General relativity was summarised by Wheeler as "Spacetime tells matter how to move; Matter tells spacetime how to curve". I have a fairly good mental picture of how the first part works.
However, I don't have much of an understanding of the second part. In particular, what I'd like to know is whether the equations describing how matter tells spacetime "could have been different." In other words, did Einstein choose the form of his equations to fit empirical observations, or are they the sort of thing that are worked out entirely from first principles and can't be changed at all without breaking the whole theory?
Evidently there was some choice in choosing the equations, namely the cosmological constant - Einstein included it originally, then took it out, and now it seems like it might be there after all. But is adding a cosmological constant the only possible way in which Einstein's equations can be modified?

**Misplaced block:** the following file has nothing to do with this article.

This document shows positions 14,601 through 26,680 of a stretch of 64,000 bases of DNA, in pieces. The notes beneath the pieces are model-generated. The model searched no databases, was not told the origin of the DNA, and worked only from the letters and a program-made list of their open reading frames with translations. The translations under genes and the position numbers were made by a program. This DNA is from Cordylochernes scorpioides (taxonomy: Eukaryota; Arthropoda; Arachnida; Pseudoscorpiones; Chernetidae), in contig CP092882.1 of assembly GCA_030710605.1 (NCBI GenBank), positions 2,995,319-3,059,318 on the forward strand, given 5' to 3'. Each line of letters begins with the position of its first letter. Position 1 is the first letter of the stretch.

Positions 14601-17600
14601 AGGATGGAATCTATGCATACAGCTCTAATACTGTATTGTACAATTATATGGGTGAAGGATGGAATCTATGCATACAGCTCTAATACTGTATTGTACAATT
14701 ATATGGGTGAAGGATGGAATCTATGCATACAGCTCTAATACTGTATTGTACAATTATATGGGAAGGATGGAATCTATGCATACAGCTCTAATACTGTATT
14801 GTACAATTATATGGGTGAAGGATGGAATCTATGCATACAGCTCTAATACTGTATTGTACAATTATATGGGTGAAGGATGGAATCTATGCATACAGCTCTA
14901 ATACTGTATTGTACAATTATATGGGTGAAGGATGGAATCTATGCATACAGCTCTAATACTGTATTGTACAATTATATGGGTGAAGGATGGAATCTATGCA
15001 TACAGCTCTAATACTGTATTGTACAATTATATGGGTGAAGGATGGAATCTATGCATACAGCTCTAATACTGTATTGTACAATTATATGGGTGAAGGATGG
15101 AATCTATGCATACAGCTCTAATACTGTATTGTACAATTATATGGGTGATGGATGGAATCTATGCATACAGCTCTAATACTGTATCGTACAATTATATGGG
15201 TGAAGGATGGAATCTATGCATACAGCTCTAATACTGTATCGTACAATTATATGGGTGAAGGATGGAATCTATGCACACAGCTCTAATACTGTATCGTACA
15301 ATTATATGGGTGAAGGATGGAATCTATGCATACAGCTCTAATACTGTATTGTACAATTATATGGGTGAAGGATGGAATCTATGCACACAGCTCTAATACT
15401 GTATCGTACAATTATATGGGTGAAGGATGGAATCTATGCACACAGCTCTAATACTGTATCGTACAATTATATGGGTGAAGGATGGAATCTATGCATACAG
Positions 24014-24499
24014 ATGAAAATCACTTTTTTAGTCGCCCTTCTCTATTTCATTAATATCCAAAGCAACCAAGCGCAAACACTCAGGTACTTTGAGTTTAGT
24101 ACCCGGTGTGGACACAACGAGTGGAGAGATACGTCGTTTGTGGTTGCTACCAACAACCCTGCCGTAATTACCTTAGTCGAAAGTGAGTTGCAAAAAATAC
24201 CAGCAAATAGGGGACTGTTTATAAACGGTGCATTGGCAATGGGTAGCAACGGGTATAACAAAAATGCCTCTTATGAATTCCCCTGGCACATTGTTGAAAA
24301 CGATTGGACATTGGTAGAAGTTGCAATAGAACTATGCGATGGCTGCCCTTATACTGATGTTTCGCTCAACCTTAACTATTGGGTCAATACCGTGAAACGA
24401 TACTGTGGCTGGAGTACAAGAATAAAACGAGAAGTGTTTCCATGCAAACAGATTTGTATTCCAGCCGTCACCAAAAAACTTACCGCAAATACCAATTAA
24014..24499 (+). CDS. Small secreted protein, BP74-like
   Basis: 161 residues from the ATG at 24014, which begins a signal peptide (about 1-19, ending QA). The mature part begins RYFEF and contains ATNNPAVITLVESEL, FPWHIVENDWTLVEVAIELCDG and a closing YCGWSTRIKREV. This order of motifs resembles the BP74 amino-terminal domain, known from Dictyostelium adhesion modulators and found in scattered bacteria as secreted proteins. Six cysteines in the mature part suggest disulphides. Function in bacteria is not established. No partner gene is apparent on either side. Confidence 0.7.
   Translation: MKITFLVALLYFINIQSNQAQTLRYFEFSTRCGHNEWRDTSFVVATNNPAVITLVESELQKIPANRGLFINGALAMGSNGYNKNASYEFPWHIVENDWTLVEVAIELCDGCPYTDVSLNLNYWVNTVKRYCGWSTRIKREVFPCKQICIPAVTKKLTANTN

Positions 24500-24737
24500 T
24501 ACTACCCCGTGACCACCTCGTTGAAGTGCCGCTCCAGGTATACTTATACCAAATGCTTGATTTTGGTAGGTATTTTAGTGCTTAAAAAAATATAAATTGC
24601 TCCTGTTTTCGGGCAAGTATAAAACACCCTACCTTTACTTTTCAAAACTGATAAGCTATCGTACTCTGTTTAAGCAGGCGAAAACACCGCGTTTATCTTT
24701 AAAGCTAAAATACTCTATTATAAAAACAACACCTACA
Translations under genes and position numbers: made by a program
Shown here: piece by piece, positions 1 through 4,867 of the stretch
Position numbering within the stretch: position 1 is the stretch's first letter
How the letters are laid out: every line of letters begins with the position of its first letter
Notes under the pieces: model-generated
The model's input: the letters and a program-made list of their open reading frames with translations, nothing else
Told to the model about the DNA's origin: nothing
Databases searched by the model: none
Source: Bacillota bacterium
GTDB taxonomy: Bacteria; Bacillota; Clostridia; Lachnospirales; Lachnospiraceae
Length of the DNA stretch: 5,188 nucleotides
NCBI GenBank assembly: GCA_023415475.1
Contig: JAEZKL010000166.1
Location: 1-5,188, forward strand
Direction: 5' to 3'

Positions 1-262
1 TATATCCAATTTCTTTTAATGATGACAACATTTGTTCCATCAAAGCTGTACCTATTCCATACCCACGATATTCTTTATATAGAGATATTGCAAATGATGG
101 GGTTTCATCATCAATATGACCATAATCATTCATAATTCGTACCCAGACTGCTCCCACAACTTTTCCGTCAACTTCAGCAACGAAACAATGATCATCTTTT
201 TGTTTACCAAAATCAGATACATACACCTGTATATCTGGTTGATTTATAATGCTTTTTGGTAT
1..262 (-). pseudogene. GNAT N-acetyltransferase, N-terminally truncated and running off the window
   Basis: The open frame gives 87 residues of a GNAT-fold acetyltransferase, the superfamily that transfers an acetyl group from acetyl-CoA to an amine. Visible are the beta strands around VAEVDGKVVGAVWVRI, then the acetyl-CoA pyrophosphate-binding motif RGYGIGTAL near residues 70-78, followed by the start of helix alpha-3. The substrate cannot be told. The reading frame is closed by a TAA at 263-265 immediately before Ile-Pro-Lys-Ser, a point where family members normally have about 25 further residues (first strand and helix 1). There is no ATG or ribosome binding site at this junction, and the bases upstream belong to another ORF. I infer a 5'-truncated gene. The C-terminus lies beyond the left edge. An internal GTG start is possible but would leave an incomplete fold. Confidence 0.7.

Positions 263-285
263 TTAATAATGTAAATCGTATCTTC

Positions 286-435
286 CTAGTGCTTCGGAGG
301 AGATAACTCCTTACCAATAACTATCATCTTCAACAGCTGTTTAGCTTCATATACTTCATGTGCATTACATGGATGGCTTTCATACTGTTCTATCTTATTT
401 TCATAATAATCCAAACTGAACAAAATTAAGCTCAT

Another way to ask this question is to ask what assumptions are required to derive general relativity. I know that deriving special relativity really only requires the principle that the laws of physics (including Maxwell's equations) are the same in all intertial reference frames, and I know that the first part of Wheeler's quote comes from the principle of equivalence between gravity and acceleration. But what, if any, additional assumptions are required in order to determine the way in which matter curves spacetime?